Perseverance yields the discovery of an infant hominin skeleton.
The Afar basin in northeastern Ethiopia has proved to be a fertile hunting ground for palaeontologists. In 1974, the region yielded the first remains of the genus Australopithecus in the shape of Lucy (A. afarensis). But the region is not the easiest place to conduct research, as it is caught up in conflicts between local tribes.
Despite the potential risks, Zeresenay Alemseged was determined to dig in the area — and his efforts have been richly rewarded (see page 296). Alemseged, a palaeoanthropologist at the Max Planck Institute for Evolutionary Anthropology in Leipzig, Germany, is a native Ethiopian, and he set about winning the support of the Afar locals as guides and guards to help him in his work.
The area Alemseged focused on is known as Dikika, and is some 10 kilometres from where Lucy was discovered. In late 2000, his team was lucky enough to spot a skull sticking out of the sand. It turned out to be a very significant find. It was the intact skull and a partial skeleton of a 3-year-old A. afarensis girl: the most complete, earliest specimen ever found, and it promises to supplant the 3.2-million-year-old Lucy for the title of the world's most famous hominin remains.
The sandstone preserved the face and a cast of its skull cavity — allowing researchers a glimpse of her appearance and a measure of brain volume. That first foray also revealed shoulder blades, collar bones, ribs and spinal column, hinting that there was more to unearth.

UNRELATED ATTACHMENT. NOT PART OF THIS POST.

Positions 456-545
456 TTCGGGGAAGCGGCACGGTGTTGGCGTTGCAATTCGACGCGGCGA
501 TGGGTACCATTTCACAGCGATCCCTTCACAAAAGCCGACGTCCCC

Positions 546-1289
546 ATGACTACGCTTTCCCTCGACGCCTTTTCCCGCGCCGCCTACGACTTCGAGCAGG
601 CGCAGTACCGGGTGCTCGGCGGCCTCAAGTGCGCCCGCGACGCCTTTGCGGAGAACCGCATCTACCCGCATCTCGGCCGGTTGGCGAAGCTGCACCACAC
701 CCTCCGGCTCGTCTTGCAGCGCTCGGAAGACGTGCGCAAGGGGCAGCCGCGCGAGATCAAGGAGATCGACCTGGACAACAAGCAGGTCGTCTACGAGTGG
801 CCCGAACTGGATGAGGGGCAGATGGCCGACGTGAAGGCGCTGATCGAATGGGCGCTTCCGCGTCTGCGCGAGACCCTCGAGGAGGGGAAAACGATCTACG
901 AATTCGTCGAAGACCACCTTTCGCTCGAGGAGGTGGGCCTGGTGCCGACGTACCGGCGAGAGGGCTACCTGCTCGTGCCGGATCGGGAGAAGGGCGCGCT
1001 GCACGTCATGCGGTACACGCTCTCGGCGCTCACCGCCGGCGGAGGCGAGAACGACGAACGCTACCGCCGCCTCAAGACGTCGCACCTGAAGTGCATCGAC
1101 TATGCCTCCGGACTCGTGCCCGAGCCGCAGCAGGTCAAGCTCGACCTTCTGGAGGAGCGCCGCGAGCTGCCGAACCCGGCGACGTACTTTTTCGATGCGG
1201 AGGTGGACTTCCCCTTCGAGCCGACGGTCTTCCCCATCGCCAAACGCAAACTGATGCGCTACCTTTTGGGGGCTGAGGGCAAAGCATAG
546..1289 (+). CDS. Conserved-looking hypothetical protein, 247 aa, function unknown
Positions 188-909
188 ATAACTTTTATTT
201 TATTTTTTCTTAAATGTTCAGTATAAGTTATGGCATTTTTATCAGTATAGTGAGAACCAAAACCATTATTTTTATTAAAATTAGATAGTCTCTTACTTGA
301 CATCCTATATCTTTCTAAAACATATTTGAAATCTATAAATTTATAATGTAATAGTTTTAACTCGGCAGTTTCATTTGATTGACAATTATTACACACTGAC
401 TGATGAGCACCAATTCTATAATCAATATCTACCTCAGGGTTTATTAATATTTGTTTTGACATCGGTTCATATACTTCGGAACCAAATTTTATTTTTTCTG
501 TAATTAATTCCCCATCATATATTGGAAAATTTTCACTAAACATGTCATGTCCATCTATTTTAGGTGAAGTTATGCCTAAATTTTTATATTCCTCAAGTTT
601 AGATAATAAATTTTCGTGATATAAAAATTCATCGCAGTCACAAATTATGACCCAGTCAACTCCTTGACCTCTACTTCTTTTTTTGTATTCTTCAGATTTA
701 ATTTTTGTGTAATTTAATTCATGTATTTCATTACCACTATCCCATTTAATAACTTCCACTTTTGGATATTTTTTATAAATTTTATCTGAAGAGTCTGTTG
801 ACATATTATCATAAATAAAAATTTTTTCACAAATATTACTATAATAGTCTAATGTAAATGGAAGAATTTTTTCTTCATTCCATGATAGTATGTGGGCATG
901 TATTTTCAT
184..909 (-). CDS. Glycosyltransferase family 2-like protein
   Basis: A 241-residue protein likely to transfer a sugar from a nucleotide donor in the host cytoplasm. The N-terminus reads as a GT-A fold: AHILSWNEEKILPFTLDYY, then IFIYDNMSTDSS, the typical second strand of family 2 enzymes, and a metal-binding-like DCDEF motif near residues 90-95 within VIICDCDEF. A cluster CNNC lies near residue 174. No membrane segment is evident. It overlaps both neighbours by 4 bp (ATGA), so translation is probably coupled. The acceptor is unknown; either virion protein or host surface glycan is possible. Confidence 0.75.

After depositing the first batch of fossils at the National Museum of Ethiopia, Alemseged returned to Dikika each year. Those subsequent trips yielded a humerus, fingers, both knee caps, the thigh and shinbone from both legs, and an almost complete foot, representing about 50% of the entire skeleton.
Besides annual rains that sweep aside sediment, Alemseged relied on other researchers and assistants to probe the sands. “You simply can't do this alone — you need a multidisciplinary team of scientists,” he says.
Between trips, Alemseged separated and categorized the different elements of the skeleton. “For the past five years, I've spent most of my summer days describing the fossil and cleaning it under a microscope with dental instruments, because I decided not to use acid treatments that could destroy it,” he says.
His preliminary analyses will surely spark fresh debates over hotly contested issues. For example, was the species a tree climber? The shoulder joint indicates that the arm could have been raised above the shoulder — necessary for climbing. And the discovery of the hyoid, the horseshoe-shaped bone that supports the tongue, is the first evidence for a voice box in A. afarensis.
As well as analysing the specimen, Alemseged plans to name the girl to honour all those involved. “Given the conflicts in the region, I'd like to build consensus among the locals for a name that represents peace,” he says.